S2-E52.1 – MRE Predicts Long-Term Progression and Outcomes in Chronic Liver Disease Patients

Podcast about Long-Term Progression
Alina Allen and Ian Rowe join the Surfers to discuss the recent Mayo Clinic paper, "MRE for Prediction of Long-Term Progression and Outcome in Chronic Liver Disease: A Retrospective Study." In this conversation, Alina summarizes the paper, after which Stephen Harrison asks questions about availability of subgroup analysis.

“MRE for Prediction of Long-Term Progression and Outcome in Chronic Liver Disease: A Retrospective Study.” was recently published in the journal Hepatology. While previous Mayo Clinic work focused solely on NASH patients, this retrospective look focused on 1,200 patients with assorted liver diseases who underwent MRE for the first time between 2007 and 2009 and tracked patients through 2020. In this analysis, MRE had strong ability to predict future outcomes, with the strongest results predicting which patients with some level of fibrosis would progress to compensated cirrhosis. In this group, every one-level increase in LSM translate into slightly more than a two-fold increase in risk of cirrhosis. MRE also provides robust prediction of progressing from compensated cirrhosis to decompensation, with every one-level increase in LSM translating to a 22% increase in the likelihood of progressing to decompensation. Prediction is lower in predicting outcomes for decompensated patients, largely because at this point liver function assumes greater relevance than stiffness. As Alina states, “this is why we use a MELD score for transplantation priorities” and similar issues.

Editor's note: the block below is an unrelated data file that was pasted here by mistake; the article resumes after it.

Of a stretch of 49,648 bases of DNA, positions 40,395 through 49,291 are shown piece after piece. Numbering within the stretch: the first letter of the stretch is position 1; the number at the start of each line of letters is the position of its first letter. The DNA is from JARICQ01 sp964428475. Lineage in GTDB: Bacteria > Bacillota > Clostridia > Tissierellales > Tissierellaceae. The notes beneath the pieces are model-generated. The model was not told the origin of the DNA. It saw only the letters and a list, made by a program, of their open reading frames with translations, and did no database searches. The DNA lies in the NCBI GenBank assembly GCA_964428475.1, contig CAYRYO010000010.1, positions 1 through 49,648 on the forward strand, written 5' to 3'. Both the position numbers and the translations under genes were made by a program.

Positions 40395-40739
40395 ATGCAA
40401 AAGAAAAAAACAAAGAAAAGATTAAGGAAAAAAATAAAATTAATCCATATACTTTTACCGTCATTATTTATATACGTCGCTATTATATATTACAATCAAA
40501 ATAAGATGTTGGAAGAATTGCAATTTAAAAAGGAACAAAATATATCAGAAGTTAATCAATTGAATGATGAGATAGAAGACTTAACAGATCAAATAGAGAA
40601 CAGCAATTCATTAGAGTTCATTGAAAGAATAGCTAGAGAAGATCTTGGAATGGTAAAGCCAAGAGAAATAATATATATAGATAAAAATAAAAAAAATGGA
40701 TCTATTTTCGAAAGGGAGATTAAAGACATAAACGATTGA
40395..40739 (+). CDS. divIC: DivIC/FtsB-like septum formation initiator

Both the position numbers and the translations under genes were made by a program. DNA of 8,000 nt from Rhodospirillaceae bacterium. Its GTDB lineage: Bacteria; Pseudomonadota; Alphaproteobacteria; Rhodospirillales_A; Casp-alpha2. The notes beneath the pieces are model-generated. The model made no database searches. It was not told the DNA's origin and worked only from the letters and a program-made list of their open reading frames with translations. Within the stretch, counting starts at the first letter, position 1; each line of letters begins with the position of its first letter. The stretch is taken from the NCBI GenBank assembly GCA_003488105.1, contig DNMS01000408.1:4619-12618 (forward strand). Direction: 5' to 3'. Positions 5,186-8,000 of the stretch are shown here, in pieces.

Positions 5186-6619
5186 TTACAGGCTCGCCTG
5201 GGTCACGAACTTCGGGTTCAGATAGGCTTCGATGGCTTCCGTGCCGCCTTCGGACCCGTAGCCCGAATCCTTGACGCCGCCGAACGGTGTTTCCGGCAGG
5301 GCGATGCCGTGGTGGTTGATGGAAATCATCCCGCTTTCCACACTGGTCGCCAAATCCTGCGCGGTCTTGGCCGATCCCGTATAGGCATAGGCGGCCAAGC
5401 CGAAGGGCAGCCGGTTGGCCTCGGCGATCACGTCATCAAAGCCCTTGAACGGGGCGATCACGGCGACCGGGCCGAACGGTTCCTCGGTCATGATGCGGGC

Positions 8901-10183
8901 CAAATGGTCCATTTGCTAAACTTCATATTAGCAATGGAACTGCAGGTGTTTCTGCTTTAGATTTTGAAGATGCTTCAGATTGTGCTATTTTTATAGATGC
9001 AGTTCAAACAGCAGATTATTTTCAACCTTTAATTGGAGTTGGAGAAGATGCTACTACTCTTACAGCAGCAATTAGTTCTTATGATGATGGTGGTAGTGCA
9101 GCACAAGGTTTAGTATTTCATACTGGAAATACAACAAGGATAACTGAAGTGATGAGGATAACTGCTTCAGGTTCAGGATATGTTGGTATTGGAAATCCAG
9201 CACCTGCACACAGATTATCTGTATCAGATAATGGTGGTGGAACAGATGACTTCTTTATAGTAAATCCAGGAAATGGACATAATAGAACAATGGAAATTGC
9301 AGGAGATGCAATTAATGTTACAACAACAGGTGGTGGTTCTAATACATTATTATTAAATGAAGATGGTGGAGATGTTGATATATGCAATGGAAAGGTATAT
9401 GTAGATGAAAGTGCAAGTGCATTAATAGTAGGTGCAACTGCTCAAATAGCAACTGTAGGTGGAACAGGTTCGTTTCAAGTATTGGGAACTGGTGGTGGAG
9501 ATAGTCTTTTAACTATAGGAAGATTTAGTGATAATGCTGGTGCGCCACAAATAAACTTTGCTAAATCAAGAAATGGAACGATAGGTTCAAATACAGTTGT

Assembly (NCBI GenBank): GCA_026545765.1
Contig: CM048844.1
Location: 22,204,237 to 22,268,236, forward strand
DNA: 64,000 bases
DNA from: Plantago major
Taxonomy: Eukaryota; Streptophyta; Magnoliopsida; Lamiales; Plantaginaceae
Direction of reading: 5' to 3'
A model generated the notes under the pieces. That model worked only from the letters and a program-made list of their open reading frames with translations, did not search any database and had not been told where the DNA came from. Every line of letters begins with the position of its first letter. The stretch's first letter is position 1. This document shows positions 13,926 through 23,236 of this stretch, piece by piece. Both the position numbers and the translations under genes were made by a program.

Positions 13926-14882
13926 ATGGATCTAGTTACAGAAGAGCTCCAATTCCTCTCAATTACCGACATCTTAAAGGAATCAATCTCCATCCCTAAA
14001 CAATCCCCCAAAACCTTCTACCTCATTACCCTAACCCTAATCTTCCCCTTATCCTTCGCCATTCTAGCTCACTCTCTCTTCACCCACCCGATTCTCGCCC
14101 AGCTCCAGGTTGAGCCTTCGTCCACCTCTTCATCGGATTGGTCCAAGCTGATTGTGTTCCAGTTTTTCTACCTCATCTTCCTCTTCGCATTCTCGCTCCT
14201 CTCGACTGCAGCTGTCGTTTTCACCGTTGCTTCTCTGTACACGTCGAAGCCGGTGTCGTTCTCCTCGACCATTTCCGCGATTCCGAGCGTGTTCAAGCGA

The other important point Alina makes (and Ian Rowe has made in past episodes) is that biomarkers provide continuous numbers to plot progression over time, as compared to fibrosis level which is ordinal with four levels, or other metrics that have a high zone, a low zone and a gray zone between them. Continuous variables are easier to track for individual patients and provide richer statistical analyses.

When Alina finishes, Stephen Harrison asks questions about population subtypes in this study. Alina points out that the northern midwest is fairly homogenous demographically and the clinical charts from which researchers derived data did not have genetic information.